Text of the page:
Your investments are not guaranteed; they can decrease in value as well as increase and you may not get back the full amount you put in.
It is the buying and selling of paper share certificates, rather than digitally managed shares.
A share certificate is a document that certifies the possession of shares in a company limited by shares.
You need to open a share dealing account that lets you buy and sell certificated shares, then you can either add money to your account and buy paper shares, or sell your shares online.
If you want to buy or sell paper share certificates, you need to use a certificated share dealing broker.
This comparison shows brokers that can sell your share certificates, but it can be expensive so shop around for the cheapest deal.
There are two type of shares you can buy and sell:
Certificated: The shares are in your name, and you get a certificate as proof of the number of shares you own.
Electronically held: The shares are held electronically in the name of your broker, and you are the beneficial owner.
It is cheaper and faster to sell electronically held shares, as there is less paperwork your broker needs to do to transfer them.
To sell certificated shares through a broker, you need to open an account with them. You then need to:
Complete an application confirming your personal details
Give the information on your certificate as proof of ownership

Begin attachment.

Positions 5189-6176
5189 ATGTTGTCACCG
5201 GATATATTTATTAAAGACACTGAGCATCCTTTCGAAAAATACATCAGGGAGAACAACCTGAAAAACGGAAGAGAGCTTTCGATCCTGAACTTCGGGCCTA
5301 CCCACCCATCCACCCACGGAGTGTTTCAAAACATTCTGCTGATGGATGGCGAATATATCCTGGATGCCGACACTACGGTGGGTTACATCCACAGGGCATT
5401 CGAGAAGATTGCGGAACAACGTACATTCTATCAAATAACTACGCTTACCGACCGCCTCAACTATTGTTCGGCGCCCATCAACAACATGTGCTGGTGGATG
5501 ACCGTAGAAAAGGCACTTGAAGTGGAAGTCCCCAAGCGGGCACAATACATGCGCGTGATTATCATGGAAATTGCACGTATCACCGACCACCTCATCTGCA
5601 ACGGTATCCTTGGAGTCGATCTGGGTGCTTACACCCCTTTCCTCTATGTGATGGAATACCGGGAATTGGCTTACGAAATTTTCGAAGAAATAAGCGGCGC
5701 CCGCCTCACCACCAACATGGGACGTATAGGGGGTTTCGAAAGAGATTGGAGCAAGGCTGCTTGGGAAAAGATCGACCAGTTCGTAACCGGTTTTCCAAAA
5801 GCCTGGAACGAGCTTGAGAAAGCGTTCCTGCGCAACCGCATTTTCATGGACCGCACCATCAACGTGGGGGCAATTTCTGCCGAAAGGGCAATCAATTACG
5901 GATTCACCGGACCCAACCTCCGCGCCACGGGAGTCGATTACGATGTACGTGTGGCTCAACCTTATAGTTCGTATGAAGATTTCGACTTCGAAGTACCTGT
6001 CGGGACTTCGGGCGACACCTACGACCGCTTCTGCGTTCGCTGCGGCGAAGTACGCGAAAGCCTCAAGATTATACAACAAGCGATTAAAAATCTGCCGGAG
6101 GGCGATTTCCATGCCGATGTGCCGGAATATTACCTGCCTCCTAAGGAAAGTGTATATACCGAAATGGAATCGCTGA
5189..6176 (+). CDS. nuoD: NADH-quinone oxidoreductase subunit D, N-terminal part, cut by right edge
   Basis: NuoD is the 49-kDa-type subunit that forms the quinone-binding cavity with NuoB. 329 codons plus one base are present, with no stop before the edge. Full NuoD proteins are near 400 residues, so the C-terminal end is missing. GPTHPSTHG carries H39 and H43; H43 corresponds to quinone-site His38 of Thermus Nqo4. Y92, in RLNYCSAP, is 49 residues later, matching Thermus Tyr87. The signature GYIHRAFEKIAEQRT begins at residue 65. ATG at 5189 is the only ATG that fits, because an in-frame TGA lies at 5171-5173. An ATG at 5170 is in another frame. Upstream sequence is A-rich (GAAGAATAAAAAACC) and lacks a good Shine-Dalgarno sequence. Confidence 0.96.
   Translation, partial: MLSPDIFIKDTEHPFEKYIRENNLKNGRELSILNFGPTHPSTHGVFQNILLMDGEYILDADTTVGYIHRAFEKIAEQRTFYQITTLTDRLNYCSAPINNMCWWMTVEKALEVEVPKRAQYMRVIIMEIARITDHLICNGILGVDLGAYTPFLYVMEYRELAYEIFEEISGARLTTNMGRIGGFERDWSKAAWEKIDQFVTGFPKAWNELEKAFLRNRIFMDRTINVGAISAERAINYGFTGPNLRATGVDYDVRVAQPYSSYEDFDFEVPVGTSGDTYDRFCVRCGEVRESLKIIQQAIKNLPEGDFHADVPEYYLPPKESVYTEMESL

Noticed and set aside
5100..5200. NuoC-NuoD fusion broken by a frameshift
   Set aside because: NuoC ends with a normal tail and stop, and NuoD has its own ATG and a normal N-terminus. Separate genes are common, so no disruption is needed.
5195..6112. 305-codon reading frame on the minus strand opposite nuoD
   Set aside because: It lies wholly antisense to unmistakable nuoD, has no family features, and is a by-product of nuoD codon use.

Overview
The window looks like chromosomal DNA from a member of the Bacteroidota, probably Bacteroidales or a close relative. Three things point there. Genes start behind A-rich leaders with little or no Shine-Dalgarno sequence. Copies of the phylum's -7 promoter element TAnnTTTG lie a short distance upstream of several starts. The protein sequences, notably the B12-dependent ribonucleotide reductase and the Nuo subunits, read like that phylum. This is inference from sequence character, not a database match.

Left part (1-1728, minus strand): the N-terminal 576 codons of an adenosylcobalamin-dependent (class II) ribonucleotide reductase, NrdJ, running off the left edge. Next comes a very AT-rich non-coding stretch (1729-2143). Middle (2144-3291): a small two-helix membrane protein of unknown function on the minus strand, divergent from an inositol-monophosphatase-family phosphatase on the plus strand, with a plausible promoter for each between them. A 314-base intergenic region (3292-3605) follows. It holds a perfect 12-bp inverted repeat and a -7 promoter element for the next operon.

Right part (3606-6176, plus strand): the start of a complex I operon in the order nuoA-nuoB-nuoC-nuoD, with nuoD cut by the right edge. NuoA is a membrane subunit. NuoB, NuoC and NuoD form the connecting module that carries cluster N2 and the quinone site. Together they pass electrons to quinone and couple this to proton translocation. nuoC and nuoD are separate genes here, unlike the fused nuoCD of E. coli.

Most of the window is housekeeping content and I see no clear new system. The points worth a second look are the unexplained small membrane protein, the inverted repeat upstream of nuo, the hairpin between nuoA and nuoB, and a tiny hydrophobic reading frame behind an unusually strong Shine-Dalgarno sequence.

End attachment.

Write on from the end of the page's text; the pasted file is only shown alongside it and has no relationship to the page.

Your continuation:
Send your certificate and printed application to the broker to confirm the sale
There is usually a time limit given when you sell certified shares, such as five working days. To sell your shares as cheaply as possible, compare the charges and fees for each broker using our comparison.
If a broker asks you to send the certificate to them faster, think about using a recorded delivery service, but include this when you compare costs between brokers.
Most brokers charge you for every certificate you sell, but how much depends on the value of your shares.
For example, if you sell shares worth £10,000 you may get charged 1% (£100) to sell them, but if you sell another £10,000 the charge may reduce to 0.5% (£50).
Some brokers also charge a fee to cover the administration costs of transferring your certified shares into another name; this is usually around £20.
Yes, request a CREST transfer form from your broker, then complete and send it back to them with your certificates. This process is usually free.
No, you may need to pay a broker fee to hold your shares electronically, but it will be cheaper to trade them when you decide to sell.
If the company is still in existence you can ask them to confirm your shares are still valid. Once validated, you can sell your certificates.
Yes, any profits are subject to Capital Gains Tax and you also must pay 0.5% Stamp Duty. Here is more on investment tax.
If you plan to make several trades each month a frequent trader account could reduce your cost per trade. Check the terms with each company.
No, only companies that are listed on stock exchanges, like the London Stock Exchange (LSE) or the Alternative Investment Market (AIM).
We have commercial agreements with some of the companies in this comparison and get paid commission if we help you take out one of their products or services. Find out more here.
You do not pay any extra and the deal you get is not affected.